OUR RESEARCH MISSION

The Department of Physical Medicine and Rehabilitation, along with its Center for Rehabilitation Sciences Research (CRSR), further the military healthcare system’s prominence in rehabilitative care with a special focus on service members with combat related injuries, particularly those with orthopaedic trauma, limb loss, and neurological complications.

Beginning in FY13, $500K in supplemental annual funding was given to USU under the Independent Lab Independent Research (ILIR) Program to support basic and translational rehabilitative medicine research to better understand the underlying anatomical, physiological, and neuroscience mechanisms in order to guide optimal rehabilitative treatment strategies. The ultimate goal of this research is to support the successful return to duty and community reintegration of injured service members.

Our research areas include the application of novel technologies in robotics, regenerative medicine, and basic sciences in order to improve muscle, bone, nerve, and soft-tissue functioning in the rehabilitation of injured service members with extremity trauma, amputation, and neurological injuries. Advanced study of biomechanics, anatomy, and physiology will influence the optimal use of prosthetics, orthotics, and other rehabilitation tools as well as more effective treatment strategies for axial spine conditions such as neck and back injury. By exploring novel human biomarkers (biomechanical, serum, imaging, or physiologic), we hope to identify short and long-term health risks of service members with limb loss and neurologic injury and eventually lead to more effective treatment and preventative strategies. In the future, we envision conducting novel research to intersect physical rehabilitation with regenerative medicine to promote the successful integration of regenerative tissues (muscle, tendon, nerve, etc.) to optimize functional recovery after injury or disease.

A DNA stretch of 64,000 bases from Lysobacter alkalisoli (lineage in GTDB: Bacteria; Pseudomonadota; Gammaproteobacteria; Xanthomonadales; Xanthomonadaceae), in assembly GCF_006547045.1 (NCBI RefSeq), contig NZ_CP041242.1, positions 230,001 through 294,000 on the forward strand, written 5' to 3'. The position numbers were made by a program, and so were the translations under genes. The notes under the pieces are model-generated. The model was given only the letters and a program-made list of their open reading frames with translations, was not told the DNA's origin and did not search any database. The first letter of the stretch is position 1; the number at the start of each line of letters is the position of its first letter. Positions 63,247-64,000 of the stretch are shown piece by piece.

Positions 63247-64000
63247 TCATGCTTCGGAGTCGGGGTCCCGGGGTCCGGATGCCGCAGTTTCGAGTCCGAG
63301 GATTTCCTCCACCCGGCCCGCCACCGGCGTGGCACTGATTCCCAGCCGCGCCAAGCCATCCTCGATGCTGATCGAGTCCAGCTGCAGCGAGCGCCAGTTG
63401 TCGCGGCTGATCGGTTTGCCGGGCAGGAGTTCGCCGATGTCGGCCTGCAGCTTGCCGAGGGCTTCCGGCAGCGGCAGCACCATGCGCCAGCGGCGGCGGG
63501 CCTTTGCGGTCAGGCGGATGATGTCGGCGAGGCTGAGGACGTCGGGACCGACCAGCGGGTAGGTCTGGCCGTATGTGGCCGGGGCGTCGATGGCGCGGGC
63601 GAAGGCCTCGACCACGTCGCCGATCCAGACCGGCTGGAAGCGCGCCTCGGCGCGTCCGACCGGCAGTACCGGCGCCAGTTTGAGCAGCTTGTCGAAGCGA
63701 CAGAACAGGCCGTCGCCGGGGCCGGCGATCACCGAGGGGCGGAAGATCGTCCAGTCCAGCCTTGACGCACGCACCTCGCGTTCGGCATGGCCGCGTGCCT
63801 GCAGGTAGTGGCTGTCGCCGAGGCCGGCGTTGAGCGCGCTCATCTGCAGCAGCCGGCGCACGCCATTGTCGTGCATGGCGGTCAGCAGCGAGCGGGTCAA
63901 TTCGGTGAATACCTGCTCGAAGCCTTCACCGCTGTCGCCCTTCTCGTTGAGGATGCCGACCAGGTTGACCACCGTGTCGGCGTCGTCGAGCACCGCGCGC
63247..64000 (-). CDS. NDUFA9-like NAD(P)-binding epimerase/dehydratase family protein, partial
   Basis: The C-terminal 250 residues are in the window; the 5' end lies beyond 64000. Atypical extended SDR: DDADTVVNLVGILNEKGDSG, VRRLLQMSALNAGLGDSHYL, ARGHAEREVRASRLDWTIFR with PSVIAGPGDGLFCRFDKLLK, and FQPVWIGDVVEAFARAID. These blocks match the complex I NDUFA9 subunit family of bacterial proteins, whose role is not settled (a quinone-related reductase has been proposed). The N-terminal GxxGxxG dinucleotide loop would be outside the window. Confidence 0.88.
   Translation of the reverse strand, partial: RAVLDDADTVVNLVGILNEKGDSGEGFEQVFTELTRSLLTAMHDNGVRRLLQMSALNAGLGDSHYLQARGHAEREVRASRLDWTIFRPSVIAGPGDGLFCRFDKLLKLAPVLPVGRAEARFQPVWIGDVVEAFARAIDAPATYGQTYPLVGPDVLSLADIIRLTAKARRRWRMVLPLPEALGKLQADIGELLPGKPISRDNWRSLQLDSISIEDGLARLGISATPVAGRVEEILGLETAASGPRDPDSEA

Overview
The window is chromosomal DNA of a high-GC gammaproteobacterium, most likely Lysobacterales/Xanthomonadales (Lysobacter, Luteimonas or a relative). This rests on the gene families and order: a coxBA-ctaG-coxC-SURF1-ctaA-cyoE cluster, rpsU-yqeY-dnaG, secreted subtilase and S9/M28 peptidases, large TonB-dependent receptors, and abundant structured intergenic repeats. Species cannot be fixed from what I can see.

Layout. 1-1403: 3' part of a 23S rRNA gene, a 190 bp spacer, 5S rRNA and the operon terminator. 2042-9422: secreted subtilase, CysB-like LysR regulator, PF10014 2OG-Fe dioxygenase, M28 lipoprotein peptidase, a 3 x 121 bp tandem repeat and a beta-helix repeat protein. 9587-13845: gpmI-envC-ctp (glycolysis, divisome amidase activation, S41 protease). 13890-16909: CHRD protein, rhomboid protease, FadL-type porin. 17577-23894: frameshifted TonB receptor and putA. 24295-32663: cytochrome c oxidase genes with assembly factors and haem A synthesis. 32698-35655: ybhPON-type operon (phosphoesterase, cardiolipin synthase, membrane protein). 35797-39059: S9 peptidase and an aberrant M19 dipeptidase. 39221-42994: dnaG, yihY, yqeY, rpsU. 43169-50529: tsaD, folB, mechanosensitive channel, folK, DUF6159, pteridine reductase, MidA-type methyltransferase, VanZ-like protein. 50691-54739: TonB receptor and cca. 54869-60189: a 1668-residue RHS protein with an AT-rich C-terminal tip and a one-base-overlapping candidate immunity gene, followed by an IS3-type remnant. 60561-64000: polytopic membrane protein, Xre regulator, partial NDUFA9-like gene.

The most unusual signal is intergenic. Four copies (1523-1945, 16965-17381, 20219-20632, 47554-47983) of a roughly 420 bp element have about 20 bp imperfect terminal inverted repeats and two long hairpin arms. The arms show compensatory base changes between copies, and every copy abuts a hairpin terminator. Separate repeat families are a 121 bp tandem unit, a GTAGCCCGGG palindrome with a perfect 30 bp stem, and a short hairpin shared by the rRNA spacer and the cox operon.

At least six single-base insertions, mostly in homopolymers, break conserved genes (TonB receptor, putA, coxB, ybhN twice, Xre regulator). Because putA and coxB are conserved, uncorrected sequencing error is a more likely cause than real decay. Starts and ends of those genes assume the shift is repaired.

A Legacy of Research

CENTER FOR REHABILITATION SCIENCES RESEARCH

Through our work with the Center for Rehabilitation Sciences Research (CRSR), our department is focused on advancing the rehabilitative care for service members with combat-related injuries, particularly those with orthopedic trauma, limb loss and neurological complications.  Our goal is to support synergistic research projects to optimize treatment strategies and promote the successful return to duty and community reintegration of injured service members while providing a unique platform for fostering innovative research and incorporating clinical and technical advances in the rehabilitative care for service members.

Learn more about CRSR >

MUSCULOSKELETAL INJURY rehabilitation RESEARCH for operational readiness 

The MIRROR program delivers high value research, education, training, and infrastructure for over 40 clinically relevant musculoskeletal injury (MSI) studies within the Military Health System (MHS). MIRROR supports a broad scope of projects, including epidemiological investigation, investigator-initiated pilots, and prospective randomized multisite clinical trials. Areas of clinical evaluation comprise general MSI care process models and highly prevalent anatomically-specific (e.g. back, knee, shoulder pain, etc.) targeted interventions with protocols examining effective return-to-duty activities. Results of these studies generate evidence-based approaches for future clinical practice guidelines as well as educational opportunities for future military and civilian providers. 

Learn more about MIRROR >

INDEPENDENT LAB INDEPENDENT RESEARCH PROGRAM

Beginning in FY13, $500K in supplemental annual funding was given to USU under the Independent Lab Independent Research (ILIR) Program to support basic and translational rehabilitative medicine research to better understand the underlying anatomical, physiological, and neuroscience mechanisms in order to guide optimal rehabilitative treatment strategies. The ultimate goal of this research is to support the successful return to duty and community reintegration of injured service members.

Our research areas include the application of novel technologies in robotics, regenerative medicine, and basic sciences in order to improve muscle, bone, nerve, and soft-tissue functioning in the rehabilitation of injured service members with extremity trauma, amputation, and neurological injuries. Advanced study of biomechanics, anatomy, and physiology will influence the optimal use of prosthetics, orthotics, and other rehabilitation tools as well as more effective treatment strategies for axial spine conditions such as neck and back injury. By exploring novel human biomarkers (biomechanical, serum, imaging, or physiologic), we hope to identify short and long-term health risks of service members with limb loss and neurologic injury and eventually lead to more effective treatment and preventative strategies. In the future, we envision conducting novel research to intersect physical rehabilitation with regenerative medicine to promote the successful integration of regenerative tissues (muscle, tendon, nerve, etc.) to optimize functional recovery after injury or disease.